Note: If your computer has a 3.5mm microphone socket, other condenser microphones - e.g. as typically used with chapel sound systems - might not have a high enough output for a computer, and might be wired differently.
Mostly, the microphone is at the top of the screen, and therefore likely to be at least 50cm from the person speaking, maybe more.
- Use a good quality external microphone, with a USB connection, designed to work with a computer. [If you have a modern laptop with a USB-C connector you may need an adapter to a full sized USB socket]
- It should have a "Cardoid" response pattern - which means it is more sensitive to sound from the front than sound from any other direction.
- It should be positioned pointing at your mouth, if possible about 30cm away, although may work well further away, if you have a stronger voice.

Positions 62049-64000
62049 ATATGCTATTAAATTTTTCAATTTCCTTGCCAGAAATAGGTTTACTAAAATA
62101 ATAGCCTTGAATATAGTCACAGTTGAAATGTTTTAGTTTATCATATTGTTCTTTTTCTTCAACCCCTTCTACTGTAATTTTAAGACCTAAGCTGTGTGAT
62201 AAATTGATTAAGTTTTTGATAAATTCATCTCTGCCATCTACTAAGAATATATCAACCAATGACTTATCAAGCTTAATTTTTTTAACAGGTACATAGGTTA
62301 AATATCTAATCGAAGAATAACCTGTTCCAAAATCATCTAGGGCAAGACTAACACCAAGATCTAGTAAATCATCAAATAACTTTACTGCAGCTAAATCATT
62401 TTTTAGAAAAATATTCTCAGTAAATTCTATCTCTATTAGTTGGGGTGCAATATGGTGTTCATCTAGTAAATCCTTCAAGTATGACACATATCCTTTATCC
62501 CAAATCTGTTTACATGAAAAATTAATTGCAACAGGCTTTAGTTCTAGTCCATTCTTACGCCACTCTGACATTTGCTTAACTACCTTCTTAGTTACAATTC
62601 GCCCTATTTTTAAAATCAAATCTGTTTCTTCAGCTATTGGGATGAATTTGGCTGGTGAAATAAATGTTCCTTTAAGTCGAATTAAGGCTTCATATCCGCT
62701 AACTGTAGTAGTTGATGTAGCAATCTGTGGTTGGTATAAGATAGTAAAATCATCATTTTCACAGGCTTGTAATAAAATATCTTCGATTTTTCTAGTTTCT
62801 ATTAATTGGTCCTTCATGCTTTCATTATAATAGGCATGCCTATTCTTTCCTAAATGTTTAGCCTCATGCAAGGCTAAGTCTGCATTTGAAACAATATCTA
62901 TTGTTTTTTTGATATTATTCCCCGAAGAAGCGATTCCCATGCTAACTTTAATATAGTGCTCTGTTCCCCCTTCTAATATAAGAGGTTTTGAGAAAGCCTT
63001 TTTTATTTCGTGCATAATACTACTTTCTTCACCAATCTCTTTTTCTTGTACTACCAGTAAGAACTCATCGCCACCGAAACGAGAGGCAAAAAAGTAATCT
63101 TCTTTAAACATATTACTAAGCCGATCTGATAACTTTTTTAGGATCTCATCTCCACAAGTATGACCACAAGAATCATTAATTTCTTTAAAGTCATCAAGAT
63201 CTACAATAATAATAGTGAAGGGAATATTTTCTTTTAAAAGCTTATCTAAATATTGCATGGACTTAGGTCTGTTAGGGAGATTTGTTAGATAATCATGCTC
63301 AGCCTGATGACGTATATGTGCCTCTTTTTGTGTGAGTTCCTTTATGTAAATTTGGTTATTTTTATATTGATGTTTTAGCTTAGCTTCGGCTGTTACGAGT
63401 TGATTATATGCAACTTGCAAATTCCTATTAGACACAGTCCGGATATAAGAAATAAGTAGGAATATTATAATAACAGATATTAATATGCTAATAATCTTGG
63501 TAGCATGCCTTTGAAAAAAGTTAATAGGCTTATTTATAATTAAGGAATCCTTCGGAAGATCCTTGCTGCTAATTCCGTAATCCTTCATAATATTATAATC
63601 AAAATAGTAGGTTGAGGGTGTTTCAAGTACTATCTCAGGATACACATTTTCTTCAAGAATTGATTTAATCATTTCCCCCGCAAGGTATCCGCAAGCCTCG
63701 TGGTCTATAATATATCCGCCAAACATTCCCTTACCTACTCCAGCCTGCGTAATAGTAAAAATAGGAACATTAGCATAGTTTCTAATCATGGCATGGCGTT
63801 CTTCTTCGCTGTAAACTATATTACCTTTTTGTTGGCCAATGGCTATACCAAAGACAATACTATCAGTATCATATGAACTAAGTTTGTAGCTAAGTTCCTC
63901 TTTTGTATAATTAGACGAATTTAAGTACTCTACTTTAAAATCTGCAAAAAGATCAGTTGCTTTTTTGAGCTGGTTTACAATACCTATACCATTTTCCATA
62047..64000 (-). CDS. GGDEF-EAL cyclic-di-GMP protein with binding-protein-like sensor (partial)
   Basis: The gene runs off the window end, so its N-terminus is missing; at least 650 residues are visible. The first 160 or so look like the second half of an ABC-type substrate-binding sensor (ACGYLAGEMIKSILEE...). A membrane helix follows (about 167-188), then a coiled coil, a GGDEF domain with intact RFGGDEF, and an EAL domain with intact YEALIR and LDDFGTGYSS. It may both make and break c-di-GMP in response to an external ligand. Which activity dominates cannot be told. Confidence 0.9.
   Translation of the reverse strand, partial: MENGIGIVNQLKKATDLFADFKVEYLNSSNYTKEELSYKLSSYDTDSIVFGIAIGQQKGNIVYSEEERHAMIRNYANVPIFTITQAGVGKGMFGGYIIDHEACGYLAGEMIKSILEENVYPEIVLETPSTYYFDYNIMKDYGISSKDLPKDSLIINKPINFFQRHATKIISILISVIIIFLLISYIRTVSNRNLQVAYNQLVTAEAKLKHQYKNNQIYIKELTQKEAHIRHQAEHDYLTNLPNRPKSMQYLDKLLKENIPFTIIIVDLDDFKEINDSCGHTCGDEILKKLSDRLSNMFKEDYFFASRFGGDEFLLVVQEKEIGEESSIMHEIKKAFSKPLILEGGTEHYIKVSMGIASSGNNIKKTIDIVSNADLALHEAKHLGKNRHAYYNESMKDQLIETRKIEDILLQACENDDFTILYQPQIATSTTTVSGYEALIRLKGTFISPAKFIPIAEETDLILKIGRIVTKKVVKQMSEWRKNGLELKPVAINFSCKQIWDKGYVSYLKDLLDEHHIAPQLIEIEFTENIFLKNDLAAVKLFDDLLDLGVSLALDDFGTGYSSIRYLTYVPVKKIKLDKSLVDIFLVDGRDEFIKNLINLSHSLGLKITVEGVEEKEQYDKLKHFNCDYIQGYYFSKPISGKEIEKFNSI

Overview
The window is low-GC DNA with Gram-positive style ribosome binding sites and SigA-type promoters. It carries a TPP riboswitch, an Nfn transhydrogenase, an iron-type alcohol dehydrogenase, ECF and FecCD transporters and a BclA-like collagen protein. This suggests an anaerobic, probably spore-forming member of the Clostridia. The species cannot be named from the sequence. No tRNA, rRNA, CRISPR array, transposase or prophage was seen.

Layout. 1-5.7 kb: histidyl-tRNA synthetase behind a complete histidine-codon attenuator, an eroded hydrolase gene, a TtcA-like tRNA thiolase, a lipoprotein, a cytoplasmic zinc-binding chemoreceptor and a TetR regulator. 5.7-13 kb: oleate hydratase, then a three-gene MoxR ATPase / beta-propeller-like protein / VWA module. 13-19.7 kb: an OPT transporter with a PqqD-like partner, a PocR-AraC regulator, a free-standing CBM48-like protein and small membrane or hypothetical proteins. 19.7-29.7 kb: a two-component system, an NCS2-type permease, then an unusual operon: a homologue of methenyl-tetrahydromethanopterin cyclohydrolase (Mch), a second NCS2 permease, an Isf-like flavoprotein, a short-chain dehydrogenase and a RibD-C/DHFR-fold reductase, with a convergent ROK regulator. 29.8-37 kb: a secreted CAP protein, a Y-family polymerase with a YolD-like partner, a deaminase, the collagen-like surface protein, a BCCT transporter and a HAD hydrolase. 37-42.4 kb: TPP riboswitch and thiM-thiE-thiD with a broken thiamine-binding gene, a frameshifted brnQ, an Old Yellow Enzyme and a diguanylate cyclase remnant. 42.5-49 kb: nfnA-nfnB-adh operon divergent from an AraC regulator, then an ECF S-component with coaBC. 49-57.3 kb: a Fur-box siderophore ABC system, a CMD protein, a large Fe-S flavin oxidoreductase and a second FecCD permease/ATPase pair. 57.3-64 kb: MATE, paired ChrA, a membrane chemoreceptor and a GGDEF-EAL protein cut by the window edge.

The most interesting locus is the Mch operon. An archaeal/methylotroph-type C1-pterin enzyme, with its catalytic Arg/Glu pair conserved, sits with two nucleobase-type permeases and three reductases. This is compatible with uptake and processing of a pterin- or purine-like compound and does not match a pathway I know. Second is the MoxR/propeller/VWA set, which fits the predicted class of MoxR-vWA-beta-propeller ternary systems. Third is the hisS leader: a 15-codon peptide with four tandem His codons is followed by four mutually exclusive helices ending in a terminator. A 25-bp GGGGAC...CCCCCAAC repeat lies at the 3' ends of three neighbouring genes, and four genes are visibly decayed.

- It should be on a stand with rubber feet. Better still place the stand on a small sponge cushion, or a Jiffy bag. Ensure it is stable.
- If the laptop has a fan, it should be moved as far away from you as possible, so it is well behind the microphone. A microphone with a 2m long lead will enable you to have the microphone well away from the laptop. A USB extension lead could be used to increase that distance.
- Example microphone: FiFine K668. (Available from Amazon )
If you cannot get a better microphone, the following may help:
- Ensure there is no restriction to airflow through the laptop. If there are ventilation holes in the base, ensure nothing is blocking them - e.g. do NOT sit the laptop on a cushion, or a carpet.
- If the laptop has hard feet, consider using small stick-on felt pads to isolate it from the desk.
Most desktop computers do not have a built-in microphone.
The best solution is, as for laptops above, a good quality USB microphone.